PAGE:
JS: When you’re making a movie, you’re just trying to capture energy at any moment, so you want your set to be indicative of that energy. For Daddy Longlegs we cast two real brothers. They were six and eight years old; they had never acted in anything before and we projected onto them a screen father. In order to cater to that energy on set, we often had to get rid of everybody. Half the shoots had no crew at all, it was just me running camera, Benny running sound and our actors in the room. We literally had to build a separate room in the apartment for people to hide in while we were shooting. We don’t want anybody standing around without a purpose.
MM: How do you think increasing budgets and exposure will affect these creative spaces you build?
JS: I think as we move on, and our casts start to consist of more professionals than nonprofessionals, it will be a challenge to maintain. On Heaven Knows What, for example, there were a few times when a much bigger crew was necessary, and Daddy Longlegs had a couple days when we had a lot of extra hands on set. But all of the union restrictions, how much money you have, all that doesn’t really matter unless you allow yourself to be swallowed up by it. There’s always going to be a way to create your own world. So, is it going to get harder to keep it organic? Yes. But is it possible? Absolutely.
MM: How do you feel about the way the movie has been received and interpreted, thus far?
JS: I think it’s been received pretty well. It’s nice to see people tap into the same things that we were trying to get at—the idea of time, the distance and the closeness of the subjects.
BS: It’s interesting, I searched the film the other day on Twitter, and I saw someone ask, “Hey everybody out there, what are your favorite romance films of all time?” And someone chimed in “Heaven Knows What.” That to me is the great challenge of the movie. It’s a dark film, and it’s not necessarily a “romantic” film in the sense that it romanticizes drugs, but it is a movie about romance, about the dangers of romance. And I don’t know this person, so it was interesting to me that this unique sense we cast onto this world is actually translating.
MM: New York City has always been your creative sandbox, but I read in Film Comment that you guys were thinking of doing something in the Everglades. What do you get from New York and how do you feel about future projects outside the city?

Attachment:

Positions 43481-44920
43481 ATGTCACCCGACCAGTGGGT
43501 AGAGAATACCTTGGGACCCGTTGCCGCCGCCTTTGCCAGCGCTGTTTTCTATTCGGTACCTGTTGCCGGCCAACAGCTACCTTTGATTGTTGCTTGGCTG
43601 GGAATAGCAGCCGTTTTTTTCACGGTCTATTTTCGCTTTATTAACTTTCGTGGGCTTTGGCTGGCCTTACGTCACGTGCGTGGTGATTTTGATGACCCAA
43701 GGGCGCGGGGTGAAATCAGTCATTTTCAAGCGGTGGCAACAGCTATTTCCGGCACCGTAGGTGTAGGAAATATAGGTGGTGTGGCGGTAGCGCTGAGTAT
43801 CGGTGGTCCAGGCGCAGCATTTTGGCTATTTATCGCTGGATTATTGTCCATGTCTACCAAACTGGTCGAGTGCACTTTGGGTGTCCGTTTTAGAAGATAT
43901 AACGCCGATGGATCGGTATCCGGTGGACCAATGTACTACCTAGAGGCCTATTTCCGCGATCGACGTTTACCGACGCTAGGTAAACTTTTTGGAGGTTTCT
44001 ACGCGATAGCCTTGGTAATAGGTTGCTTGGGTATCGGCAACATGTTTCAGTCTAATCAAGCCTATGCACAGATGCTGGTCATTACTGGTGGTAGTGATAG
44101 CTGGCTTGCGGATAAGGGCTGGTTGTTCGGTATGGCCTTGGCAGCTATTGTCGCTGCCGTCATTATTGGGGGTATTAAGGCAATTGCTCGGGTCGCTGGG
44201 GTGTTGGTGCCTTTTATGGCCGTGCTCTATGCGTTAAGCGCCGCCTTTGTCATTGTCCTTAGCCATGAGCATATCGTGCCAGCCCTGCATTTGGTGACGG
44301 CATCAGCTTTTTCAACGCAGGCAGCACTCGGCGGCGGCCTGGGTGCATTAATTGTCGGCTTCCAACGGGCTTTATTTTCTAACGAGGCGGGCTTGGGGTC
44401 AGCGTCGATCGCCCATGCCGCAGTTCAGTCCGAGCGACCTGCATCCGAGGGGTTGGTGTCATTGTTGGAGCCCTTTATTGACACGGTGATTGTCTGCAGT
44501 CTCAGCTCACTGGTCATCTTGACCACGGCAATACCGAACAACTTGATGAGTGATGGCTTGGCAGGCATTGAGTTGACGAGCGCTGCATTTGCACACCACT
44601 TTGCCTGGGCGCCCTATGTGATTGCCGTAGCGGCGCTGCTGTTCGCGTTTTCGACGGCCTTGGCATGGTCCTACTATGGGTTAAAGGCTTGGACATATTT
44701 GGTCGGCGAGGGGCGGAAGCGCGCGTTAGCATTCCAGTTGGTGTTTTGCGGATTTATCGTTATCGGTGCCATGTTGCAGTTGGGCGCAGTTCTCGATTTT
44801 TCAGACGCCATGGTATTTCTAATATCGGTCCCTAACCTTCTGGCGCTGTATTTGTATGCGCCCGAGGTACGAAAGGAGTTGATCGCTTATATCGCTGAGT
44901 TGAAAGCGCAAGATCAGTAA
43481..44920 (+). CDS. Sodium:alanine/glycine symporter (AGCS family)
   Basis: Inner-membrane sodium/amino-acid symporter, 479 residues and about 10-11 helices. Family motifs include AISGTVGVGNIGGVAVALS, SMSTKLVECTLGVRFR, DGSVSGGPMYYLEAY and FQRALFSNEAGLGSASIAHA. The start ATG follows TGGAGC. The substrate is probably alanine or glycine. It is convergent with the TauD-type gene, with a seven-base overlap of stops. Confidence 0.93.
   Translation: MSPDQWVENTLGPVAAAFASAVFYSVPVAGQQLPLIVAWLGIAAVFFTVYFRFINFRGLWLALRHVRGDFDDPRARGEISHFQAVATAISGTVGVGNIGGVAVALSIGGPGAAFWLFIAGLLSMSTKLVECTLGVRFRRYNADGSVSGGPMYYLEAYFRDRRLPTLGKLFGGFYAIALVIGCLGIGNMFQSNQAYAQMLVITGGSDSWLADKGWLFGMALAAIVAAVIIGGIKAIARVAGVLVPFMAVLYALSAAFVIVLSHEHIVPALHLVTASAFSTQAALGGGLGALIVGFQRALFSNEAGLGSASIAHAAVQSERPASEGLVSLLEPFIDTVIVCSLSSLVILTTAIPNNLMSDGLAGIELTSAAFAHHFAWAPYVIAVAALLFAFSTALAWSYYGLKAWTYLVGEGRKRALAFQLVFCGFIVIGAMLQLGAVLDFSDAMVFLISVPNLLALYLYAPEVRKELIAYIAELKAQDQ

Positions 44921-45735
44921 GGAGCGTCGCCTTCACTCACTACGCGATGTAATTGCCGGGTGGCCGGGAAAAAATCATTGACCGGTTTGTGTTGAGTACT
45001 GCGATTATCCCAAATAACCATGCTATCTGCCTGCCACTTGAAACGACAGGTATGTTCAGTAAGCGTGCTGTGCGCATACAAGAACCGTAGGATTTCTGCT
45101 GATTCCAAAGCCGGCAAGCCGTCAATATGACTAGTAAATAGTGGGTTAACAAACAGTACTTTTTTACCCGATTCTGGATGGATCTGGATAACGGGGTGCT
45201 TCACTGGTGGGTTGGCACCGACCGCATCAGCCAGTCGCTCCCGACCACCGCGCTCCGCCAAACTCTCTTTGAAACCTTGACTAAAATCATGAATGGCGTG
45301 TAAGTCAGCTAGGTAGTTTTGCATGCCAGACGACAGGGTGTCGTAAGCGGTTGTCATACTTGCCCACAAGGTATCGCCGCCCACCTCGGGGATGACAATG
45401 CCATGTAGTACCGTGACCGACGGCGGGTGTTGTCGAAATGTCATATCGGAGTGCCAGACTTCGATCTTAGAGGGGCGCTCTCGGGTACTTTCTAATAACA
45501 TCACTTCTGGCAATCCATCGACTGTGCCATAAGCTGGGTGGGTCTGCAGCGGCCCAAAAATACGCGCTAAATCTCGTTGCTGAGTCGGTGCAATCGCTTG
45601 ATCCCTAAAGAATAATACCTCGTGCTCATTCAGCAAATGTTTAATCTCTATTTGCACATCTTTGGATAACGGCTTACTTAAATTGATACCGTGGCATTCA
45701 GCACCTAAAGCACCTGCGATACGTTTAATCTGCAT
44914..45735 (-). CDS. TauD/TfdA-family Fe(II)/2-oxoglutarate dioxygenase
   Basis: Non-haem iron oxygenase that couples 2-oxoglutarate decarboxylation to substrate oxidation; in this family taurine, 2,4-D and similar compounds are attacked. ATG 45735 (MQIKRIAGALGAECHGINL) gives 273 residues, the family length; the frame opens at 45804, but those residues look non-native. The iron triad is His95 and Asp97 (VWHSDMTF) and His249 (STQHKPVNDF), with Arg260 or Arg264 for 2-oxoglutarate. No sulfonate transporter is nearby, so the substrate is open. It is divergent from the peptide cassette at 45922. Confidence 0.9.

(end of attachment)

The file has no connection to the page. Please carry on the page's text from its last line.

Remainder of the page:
JS: I think New York is the place I can be happiest in, because it breeds this kind of mania that I thrive on. And whether that is sustainable or not will be determined. We grew up in New York. I have friends who grew up in New York and they’re ready to get rid of this mania, this speed, and move to a much slower place.
BS: It’s funny. We always say we’re not going to make our next movie in New York, but we keep discovering new things that are inspiring about it. There’re so many different pockets; so many different cultures and different people who are just walking around. It’s pretty remarkable.
JS: Having said that, I look at the projects that are on our horizon. They’re all New York stories, and I start to think, “Do we want to continue to do films in New York?” So of course we’d like to do films outside of New York, there’s a project that takes place in L.A., and, yes, the Everglades remain an inspirational location.
BS: It’s inspirational in a different way.
JS: I’d love to make a film or a T.V. show there.
BS: It’s the only tropical environment in the continental United States, and it’s such a crazy place.
JS: I think the Everglades has an outlaw nature, that’s maybe what we’re responding to. There’s nothing like it. I think America is the greatest country on the Earth, and in the parts of America that are representative of what makes it so great—everything is brand new. The past is completely ignored. There’s this sense that since America didn’t exist pre-1776, the land didn’t exist before 1776 either, and I think most people in America subscribe to that mentality. But in the Everglades you have an environment that is so mired in and tied to the land itself. It’s a swamp. There’s no second-guessing that this land has been there forever. Whereas New York is a creation of America. New York is the embodiment of the 20th century. MM
Heaven Knows What opened in theaters May 29, 2015, courtesy of RADiUS-TWC.